Perhaps the most famous speech Teddy ever delivered – the man in the arena speech - sums up this remarkable man; a great president, and his importance to his times and ours. Think of a clown like Glenn Beck when you read this.

“It is not the critic who counts: not the man who points out how the strong man stumbles or where the doer of deeds could have done better. The credit belongs to the man who is actually in the arena, whose face is marred by dust and sweat and blood, who strives valiantly, who errs and comes up short again and again, because there is no effort without error or shortcoming, but who knows the great enthusiasms, the great devotions, who spends himself for a worthy cause; who, at the best, knows, in the end, the triumph of high achievement, and who, at the worst, if he fails, at least he fails while daring greatly, so that his place shall never be with those cold and timid souls who knew neither victory nor defeat.”

Roosevelt made that speech in 1910. In Paris. In France. At the Sorbonne! Sounds like something a socialist would have done. I’ll bet Glenn Beck is outraged.

The Real Activist Judges

supreme+courtIs It Time to Rein In the Court?

The esteemed American historian James MacGregor Burns published an important and fiercely argued little book last year that received too little attention.

Burns, an historian of “political power” – his books about FDR’s presidency are still among the best accounts of Roosevelt’s accumulation and use of presidential power – turned his attention in his latest work – Packing the Court – to the awesome power of the unelected members of the United States Supreme Court. Jeffery Rosen, writing in the Washington Post, called the book “readable and accessible,” but also a polemic, albeit an “elegant and interestingly radical” one.

Burns offered a bold and far-reaching critique of the Court as having historically and unconstitutionally overstepped its authority and he suggested that before long some president – or the people – will need to act to re-define the power of the unelected third branch of government. The Court, Burns contends, has historically been populated with “partisan politicos” who have made the judiciary both unstable and unrepresentative of the American people.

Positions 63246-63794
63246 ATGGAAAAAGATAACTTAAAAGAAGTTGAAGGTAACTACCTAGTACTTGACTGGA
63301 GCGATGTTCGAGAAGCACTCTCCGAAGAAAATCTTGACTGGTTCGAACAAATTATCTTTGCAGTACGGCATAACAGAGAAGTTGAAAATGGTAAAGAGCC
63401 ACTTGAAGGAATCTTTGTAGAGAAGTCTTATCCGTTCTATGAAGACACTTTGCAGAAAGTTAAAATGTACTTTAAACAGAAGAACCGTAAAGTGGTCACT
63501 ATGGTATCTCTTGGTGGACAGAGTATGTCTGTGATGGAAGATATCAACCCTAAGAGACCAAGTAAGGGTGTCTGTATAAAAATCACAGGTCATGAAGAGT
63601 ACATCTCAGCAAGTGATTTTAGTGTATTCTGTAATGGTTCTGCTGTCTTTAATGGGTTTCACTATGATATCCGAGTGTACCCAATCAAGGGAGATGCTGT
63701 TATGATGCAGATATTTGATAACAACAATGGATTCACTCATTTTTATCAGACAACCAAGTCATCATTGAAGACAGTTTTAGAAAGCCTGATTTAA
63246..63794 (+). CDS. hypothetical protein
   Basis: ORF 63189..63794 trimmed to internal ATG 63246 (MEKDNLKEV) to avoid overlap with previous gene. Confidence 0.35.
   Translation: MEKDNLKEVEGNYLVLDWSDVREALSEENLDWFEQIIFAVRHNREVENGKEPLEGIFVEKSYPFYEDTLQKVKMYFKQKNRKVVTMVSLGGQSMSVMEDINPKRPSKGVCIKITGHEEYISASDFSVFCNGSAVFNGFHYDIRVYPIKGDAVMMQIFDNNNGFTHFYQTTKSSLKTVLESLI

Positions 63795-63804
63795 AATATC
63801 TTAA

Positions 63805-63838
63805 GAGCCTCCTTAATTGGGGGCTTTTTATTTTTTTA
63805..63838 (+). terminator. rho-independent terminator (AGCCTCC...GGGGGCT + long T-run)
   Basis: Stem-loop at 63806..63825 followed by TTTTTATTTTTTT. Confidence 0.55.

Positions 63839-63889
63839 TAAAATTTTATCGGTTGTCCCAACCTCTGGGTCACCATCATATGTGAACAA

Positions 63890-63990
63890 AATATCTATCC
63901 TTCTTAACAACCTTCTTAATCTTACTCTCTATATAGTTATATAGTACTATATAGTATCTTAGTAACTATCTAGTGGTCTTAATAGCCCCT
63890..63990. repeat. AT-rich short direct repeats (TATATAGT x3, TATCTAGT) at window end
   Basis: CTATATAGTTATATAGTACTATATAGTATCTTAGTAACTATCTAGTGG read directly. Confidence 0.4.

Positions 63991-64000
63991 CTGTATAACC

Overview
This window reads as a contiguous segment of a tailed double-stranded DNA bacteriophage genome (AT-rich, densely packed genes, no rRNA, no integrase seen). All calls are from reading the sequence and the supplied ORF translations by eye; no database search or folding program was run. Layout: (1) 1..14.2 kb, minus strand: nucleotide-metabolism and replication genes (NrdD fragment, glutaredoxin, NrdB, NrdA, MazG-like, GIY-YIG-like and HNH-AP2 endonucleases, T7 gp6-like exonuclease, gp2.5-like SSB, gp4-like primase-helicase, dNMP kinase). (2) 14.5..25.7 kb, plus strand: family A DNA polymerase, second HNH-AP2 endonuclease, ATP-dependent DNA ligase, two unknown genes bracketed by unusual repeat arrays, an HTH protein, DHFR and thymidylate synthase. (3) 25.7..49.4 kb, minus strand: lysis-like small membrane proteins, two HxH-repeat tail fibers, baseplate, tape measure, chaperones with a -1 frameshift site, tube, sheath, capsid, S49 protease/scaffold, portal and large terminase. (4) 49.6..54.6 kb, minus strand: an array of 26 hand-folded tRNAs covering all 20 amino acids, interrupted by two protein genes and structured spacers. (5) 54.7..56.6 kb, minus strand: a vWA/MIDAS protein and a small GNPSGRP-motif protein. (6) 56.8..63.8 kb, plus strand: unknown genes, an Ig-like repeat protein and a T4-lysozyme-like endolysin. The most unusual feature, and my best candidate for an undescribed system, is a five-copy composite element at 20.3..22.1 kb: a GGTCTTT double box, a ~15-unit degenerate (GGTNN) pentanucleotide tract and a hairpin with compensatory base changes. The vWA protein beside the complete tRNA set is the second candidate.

Burns, as Emily Bazelon noted in an excellent summary of the book at Slate, goes all the way back in his critique to the landmark case Marbury v. Madison. If you remember your history, Marbury was the case, with John Marshall as Chief Justice, that forever established the notion that the Supreme Court has the power – no where found in the Constitution – to review and rule unconstitutional acts of Congress. From such power, Burns argues, much trouble has come to the Republic.

Citizens United v. FEC

I’ve been thinking about Burns’ arguments in light of the extremely controversial recent case involving campaign finance limits. In that case, Citizens United v. FEC, the court effectively overturned a 100 year old ban on corporate and labor expenditures in federal elections and likely impacted existing laws in more than half the states.

[Montana, with a colorful and corrupt history of corporate political influence, is one state where existing law is potentially impacted by the Citizens ruling. The state's former top election official, Bob Brown, offered his take recently at NewWest.net.]

Some of the more compelling analysis I’ve read of the landmark Citizens case comes from Ben W. Heineman who once served in senior legal and public affairs roles for corporate giant GE. Heineman makes three key points about the Citizens case, but each also relates to a larger argument about the current Roberts Court and its approach to the Constitution and Congress.

First, Heineman says, the Court imposed in the Citizens decision its own “values” as opposed to the values of the elected and openly political branches of the government. The Court, he argues, did not need to render such a sweeping decision, but by the narrowest of margins, did just that.

Similarly, the Court swept aside a Teddy Roosevelt-era law that denied corporations the same rights as individuals. Again, a value judgment, in Heineman’s view. And, finally, the Court completely disregarded the “political record” concerning the issue of corporate political spending by denying that Congress – in a whole series of political findings over a long period of time – had demonstrated a compelling public interest in prohibiting unlimited corporate money in politics.